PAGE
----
It made National Lampoon’s Vacation look tame in comparison
By Ken Partridge
It’s hard to think of a single thing that went right on the last big camping trip my eldest son and I took together.
He was about to go away for his first year of university and we decided to do a father-son camping trip to mark this milestone. We settled on a campground near Five Islands, Nova Scotia, packed up my car, put the dog in the back seat, and headed out.
I should have known things weren’t going to go well when we reached the toll booth in the Cobequid Pass. I smiled at the attendant, passed over $5, and asked how much farther it was to the exit to Five Islands. I can still see how his head kind of sagged down on his chest as he explained in a tired voice that I had missed the exit several kilometres back, and the resignation in his tone as he called his counterpart in one of the other booths to explain he was sending over a lost driver to turn around and head back in the opposite direction.
When we finally did get to the campground, the mishaps were continuous. The dog jumped from the car as we tried to register at the camp office, initiating a frenzied chase around the parking lot. An off-leash dog attacked us in the parking lot of a hiking trail we went to explore. The waterfall at the end of said trail had collapsed during a storm, making the hike anticlimactic at best. The propane tank for our camp stove was defective and the whole thing caught fire.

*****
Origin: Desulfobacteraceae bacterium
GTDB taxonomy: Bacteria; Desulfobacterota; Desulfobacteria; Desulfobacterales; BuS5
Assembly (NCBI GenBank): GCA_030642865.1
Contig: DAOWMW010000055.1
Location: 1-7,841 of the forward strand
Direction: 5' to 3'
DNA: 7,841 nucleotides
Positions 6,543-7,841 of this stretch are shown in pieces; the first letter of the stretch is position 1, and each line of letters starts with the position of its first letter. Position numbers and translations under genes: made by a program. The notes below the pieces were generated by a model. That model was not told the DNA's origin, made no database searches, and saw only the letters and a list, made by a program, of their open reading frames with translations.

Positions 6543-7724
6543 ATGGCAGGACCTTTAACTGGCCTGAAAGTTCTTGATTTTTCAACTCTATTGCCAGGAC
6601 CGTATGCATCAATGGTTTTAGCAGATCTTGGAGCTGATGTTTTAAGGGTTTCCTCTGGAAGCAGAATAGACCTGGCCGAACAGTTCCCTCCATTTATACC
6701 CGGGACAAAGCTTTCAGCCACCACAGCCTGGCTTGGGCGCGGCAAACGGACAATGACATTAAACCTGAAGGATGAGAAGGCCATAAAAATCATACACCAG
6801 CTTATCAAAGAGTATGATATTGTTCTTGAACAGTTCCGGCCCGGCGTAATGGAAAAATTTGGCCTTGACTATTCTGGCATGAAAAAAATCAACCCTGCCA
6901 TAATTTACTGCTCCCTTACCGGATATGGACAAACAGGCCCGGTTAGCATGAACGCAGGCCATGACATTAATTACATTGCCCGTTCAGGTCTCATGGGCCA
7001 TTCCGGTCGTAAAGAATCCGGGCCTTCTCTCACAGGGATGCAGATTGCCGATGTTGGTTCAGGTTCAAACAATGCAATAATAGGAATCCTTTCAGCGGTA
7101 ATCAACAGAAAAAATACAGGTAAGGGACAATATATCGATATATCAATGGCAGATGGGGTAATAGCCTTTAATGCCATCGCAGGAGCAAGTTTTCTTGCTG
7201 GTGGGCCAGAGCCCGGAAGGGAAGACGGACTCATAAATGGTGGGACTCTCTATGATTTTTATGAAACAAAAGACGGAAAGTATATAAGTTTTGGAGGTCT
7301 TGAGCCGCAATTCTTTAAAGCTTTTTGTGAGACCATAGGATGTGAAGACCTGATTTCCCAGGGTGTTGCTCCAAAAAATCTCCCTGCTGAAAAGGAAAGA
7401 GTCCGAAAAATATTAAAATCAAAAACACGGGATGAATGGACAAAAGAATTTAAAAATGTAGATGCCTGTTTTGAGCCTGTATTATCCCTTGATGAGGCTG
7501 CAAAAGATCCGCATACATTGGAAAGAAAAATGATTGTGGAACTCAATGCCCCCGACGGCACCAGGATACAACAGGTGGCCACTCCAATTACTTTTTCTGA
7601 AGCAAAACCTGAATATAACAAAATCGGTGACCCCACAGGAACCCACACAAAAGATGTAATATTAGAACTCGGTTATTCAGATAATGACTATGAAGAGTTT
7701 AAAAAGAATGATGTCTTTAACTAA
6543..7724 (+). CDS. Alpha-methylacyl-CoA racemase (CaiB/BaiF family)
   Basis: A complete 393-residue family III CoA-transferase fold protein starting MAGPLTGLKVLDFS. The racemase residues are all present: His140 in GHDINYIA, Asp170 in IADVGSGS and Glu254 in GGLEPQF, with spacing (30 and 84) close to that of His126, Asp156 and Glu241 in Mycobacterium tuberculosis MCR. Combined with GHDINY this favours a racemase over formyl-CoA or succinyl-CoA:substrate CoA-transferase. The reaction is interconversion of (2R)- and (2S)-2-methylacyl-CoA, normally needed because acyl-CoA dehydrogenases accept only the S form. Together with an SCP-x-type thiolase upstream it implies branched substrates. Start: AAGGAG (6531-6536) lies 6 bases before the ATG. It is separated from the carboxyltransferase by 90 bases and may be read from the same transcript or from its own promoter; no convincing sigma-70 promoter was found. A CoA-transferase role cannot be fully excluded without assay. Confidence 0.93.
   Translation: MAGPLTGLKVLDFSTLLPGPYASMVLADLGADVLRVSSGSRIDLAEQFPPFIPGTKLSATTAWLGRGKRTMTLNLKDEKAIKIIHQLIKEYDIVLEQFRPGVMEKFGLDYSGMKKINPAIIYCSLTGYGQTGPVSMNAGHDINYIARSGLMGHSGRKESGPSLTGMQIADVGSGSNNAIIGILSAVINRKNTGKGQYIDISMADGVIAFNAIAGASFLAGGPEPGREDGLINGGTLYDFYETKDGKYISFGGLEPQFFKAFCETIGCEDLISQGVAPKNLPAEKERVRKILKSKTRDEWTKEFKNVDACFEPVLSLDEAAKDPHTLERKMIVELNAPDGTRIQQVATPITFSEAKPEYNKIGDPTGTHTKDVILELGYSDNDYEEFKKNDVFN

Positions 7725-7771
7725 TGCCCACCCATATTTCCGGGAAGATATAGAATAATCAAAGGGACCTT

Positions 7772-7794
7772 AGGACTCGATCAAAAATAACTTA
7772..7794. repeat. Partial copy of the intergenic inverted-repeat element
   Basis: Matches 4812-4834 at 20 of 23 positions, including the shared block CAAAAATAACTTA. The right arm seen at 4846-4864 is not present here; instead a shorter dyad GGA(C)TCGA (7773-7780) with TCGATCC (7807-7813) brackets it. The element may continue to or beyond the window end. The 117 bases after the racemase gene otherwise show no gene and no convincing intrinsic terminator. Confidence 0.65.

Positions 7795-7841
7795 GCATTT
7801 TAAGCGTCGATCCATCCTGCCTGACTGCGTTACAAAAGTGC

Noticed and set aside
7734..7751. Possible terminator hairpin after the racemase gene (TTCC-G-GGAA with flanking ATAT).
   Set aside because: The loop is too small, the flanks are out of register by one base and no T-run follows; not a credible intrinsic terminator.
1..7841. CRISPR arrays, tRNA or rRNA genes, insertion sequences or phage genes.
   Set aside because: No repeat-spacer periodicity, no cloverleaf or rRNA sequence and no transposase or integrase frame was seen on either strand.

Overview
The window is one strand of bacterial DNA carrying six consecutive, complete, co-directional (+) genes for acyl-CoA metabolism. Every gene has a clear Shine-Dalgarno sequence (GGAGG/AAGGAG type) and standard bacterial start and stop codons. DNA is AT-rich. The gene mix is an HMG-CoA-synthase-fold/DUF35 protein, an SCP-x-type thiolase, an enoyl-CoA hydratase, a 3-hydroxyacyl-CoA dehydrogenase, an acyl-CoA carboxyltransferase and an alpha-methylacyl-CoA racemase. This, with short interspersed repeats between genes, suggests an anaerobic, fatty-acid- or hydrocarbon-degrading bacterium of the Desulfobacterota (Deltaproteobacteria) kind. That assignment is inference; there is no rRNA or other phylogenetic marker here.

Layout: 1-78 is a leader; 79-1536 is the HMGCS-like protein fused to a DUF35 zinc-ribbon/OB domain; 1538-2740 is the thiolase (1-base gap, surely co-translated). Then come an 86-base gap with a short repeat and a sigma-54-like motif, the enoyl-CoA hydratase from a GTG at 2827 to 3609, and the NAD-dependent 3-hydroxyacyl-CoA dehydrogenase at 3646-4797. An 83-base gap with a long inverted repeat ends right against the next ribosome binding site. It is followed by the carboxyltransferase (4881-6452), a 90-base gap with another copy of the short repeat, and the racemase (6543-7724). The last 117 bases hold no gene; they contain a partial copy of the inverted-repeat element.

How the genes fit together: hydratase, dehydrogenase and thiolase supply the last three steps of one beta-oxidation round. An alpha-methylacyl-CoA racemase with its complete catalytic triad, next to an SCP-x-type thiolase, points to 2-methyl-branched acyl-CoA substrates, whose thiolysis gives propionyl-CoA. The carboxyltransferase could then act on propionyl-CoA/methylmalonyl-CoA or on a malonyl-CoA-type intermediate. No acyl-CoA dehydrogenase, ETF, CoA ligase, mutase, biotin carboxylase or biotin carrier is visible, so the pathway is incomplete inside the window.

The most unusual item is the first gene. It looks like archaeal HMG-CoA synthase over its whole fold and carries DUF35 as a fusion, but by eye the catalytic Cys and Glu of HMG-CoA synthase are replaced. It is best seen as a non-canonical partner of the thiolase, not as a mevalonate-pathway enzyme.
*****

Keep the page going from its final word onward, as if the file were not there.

There was a massive storm on the second night. I spent most of the night laying on my back, arms and legs in the air, trying to keep the tent from falling flat atop us. In the morning, we discovered much of our camping supplies had blown into the woods and the high winds and rain wrecked other parts of our site. We surrendered and packed up, going to visit my mom in Alton so we could get a shower, clean clothes, and rest.
But amidst the drama there were quiet times spent walking through the woods or just sitting around the campsite, talking about everything that was to come for my son. What he was excited about, what he feared a little about being away from home, his future, and what he would miss.
It was probably my most memorable camping trip ever, and not just because of all the trouble. Ultimately it was just us and that was the point in the first place.
We’re blessed with a wealth of spectacular camping experiences in this province. My mom took us camping as kids, and I’ve done it with my own. There’s everything from sites within moments of the city, to the breathtaking Highlands of Cape Breton. We’ve stayed in all the national parks in the Maritimes and hope to get to Newfoundland soon.
Our cover story brought all this back to me as I read it. I wouldn’t trade those camping experiences for anything. I believe they were beneficial to our sons’ education too. Experiential learning can be just as important to a child’s growth as book learning and makes an excellent complement to the school year.
I hope everyone gets the chance to venture into the great outdoors during their summer break, and we’ll see you all again in September.